Working from home has become the new norm for many of us. Unfortunately, cybercriminals tend to go where …
Recently, there was a shocking headline on the BBC. It said: “Home Security Camera Sends Video to Wrong Person.” Louisa Lewis had looked at her phone’s security camera app and noticed that she was seeing someone else’s kitchen. There was also a random person stood washing the dishes.
Somehow, she was not seeing her own security camera via the app; rather she was inadvertently spying on another person. This person, going about their business, had no idea they were even being watched.
Creepy, huh? But how did it even happen?
According to the manufacturer, Swann, it was due to “human error.” The two cameras were accidentally given the same cryptographic key during the manufacturing process. However, this was not a one-off incident. It actually happens more than you’d think.
Hacked home security cameras
The camera’s software is especially vulnerable; so vulnerable, in fact, that it can be hacked with basic security tools you can find on the web for free. These tools intercept the messages that are being sent through the software. This means that by using a simple trick, any hacker with basic knowledge can watch your personal security camera.
And you won’t even know it’s even happening.
Researchers tried this trick and managed to hack the cameras easily. They found that sometimes they got an error message stating that one of the cameras was “already paired” with an account. Despite this, they could still view the stream, even without a username and password.
How? Because the camera never asked them for a username/password combination. They estimate that it would only take a couple of days for hackers to get into a camera simply by using numerous serial numbers until they find one that works.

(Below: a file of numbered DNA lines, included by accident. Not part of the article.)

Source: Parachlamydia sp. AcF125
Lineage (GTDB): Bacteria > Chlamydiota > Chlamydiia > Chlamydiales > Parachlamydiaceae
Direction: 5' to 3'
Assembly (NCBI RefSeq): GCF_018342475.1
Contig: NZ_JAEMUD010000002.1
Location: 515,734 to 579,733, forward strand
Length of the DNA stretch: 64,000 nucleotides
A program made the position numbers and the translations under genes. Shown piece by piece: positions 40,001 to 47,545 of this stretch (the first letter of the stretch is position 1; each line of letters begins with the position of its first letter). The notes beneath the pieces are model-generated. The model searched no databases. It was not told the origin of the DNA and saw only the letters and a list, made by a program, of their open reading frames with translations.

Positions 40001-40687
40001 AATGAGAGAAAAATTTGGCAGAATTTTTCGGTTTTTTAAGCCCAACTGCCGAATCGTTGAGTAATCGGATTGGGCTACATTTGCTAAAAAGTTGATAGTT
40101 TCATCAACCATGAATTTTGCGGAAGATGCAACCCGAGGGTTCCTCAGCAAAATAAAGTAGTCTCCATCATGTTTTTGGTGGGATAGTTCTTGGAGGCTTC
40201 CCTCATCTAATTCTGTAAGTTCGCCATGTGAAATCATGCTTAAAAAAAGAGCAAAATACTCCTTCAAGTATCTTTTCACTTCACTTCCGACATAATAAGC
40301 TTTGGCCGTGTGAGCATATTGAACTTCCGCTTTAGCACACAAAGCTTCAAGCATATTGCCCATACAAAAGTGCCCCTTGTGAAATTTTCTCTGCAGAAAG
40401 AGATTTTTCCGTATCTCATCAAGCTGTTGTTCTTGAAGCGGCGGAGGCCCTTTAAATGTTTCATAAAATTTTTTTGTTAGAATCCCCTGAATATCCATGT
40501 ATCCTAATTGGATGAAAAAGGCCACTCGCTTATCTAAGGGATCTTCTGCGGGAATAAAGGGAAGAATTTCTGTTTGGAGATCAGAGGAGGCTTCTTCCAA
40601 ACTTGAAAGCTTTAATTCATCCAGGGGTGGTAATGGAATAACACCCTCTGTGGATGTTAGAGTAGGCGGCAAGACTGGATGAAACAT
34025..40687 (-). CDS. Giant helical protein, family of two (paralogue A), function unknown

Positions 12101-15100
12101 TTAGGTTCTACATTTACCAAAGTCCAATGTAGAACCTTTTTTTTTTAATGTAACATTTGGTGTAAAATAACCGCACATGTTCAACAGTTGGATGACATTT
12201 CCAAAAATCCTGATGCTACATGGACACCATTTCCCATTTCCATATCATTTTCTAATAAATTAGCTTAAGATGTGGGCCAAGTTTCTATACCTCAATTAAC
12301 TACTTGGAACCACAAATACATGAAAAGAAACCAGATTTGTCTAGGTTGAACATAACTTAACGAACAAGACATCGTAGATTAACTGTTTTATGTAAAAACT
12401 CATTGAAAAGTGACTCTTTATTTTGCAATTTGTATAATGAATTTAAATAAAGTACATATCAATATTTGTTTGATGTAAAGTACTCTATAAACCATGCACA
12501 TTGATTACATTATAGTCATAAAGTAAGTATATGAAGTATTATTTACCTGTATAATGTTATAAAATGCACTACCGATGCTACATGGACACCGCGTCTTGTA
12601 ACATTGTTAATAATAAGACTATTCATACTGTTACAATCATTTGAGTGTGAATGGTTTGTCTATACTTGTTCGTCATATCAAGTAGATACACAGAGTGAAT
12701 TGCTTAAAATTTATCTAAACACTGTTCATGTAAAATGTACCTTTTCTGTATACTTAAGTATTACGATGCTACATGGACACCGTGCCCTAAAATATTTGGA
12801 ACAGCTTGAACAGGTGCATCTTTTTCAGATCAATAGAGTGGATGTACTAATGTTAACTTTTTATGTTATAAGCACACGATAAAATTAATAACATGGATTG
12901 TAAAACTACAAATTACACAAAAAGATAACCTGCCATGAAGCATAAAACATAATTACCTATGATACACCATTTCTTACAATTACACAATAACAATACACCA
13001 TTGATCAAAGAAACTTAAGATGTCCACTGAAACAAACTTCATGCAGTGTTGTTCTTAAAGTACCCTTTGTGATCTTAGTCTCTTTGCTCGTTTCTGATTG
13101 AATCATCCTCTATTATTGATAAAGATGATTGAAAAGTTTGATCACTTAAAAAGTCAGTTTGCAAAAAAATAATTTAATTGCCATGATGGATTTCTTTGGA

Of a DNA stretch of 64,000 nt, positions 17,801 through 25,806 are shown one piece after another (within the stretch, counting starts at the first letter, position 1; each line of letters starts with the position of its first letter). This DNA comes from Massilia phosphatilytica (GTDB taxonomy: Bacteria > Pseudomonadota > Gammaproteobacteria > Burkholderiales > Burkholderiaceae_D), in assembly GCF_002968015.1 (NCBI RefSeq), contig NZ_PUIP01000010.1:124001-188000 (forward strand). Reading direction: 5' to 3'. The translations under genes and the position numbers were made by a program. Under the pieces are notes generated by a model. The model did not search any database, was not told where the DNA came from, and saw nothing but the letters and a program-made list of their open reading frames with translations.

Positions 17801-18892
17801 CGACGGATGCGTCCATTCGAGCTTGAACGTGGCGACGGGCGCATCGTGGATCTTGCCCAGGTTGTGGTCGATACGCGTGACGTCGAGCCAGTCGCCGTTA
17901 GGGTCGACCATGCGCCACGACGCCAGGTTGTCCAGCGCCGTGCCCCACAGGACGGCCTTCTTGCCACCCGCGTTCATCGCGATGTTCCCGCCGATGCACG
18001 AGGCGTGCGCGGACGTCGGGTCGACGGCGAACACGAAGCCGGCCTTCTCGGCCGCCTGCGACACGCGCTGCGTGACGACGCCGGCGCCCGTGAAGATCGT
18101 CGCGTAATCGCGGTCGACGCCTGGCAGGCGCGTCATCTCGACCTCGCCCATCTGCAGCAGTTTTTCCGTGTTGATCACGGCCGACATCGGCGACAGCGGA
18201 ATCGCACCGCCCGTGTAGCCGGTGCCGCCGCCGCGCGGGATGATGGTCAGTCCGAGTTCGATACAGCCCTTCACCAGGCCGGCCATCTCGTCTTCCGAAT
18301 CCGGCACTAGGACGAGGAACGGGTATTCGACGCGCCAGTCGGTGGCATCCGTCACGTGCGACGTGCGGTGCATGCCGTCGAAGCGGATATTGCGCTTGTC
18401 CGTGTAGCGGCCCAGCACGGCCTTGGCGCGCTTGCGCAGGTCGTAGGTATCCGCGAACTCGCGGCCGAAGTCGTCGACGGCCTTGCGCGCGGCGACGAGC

Swann and OzVision, which provide the cloud technology for these cameras, say the issue allowing this to happen is now fixed. They also say the vulnerability was only on the SWWHD-Intcam model. Researchers believe, however, that OzVision could have known about this for several months, and only stepped up to fix the problem when pressured by Swann.
OzVision also provides cloud services to more than three million smart cameras from other brands.
Though this issue may now be solved, if you have one of these security cameras in your home, or even a video baby monitor, there is always the risk that it will get hacked. It happens all the time, and practically every brand of camera is vulnerable.
What’s even scarier is that there are actual websites featuring streaming video from hacked security cameras. All of this is available online to anyone—and you’d be shocked at the number of security cameras that have been hacked.
So what should you do?
Firstly, keep your own devices out of reach. Make sure, at a minimum, your home WiFi has an encryption security key and change the default camera password. Also, ensure your device’s security software is up to date. And whenever on open, unencrypted WiFi use Hotspot Shield to mask your data and encrypt all WiFi communications from your laptop and mobile device.